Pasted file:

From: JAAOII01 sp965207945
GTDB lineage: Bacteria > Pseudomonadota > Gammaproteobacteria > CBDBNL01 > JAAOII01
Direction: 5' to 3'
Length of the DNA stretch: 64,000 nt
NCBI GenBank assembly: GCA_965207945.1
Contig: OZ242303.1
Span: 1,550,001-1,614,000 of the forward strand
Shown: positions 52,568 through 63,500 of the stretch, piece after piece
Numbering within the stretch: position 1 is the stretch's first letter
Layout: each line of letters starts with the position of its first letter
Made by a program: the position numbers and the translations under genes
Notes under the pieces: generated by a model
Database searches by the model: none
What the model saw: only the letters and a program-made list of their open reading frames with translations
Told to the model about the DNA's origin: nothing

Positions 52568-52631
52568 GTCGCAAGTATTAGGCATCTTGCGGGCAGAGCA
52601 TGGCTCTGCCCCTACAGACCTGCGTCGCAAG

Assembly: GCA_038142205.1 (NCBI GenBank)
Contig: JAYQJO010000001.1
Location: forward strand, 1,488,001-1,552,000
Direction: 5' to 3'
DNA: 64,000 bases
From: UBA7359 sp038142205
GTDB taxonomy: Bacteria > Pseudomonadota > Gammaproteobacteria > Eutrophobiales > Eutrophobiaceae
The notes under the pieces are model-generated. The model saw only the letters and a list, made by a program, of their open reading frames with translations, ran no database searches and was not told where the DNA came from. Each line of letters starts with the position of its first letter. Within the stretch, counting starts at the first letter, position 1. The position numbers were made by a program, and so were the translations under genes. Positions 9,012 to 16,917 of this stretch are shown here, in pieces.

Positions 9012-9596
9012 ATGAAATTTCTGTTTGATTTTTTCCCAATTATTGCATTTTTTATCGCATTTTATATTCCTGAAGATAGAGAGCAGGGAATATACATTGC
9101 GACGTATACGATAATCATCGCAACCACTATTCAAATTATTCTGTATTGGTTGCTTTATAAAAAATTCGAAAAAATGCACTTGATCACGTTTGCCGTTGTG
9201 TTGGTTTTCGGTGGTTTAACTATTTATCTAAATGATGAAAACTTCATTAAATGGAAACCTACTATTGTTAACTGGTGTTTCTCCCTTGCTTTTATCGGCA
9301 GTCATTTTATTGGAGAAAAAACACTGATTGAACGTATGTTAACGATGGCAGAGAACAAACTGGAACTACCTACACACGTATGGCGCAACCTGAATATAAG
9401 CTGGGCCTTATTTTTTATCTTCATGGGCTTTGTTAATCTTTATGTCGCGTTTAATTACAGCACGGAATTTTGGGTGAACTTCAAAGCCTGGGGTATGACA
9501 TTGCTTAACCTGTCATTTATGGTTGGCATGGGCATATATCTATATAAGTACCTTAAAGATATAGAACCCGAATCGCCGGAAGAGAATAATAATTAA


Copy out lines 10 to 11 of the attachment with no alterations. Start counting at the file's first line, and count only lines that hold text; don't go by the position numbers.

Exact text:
Layout: each line of letters starts with the position of its first letter
Made by a program: the position numbers and the translations under genes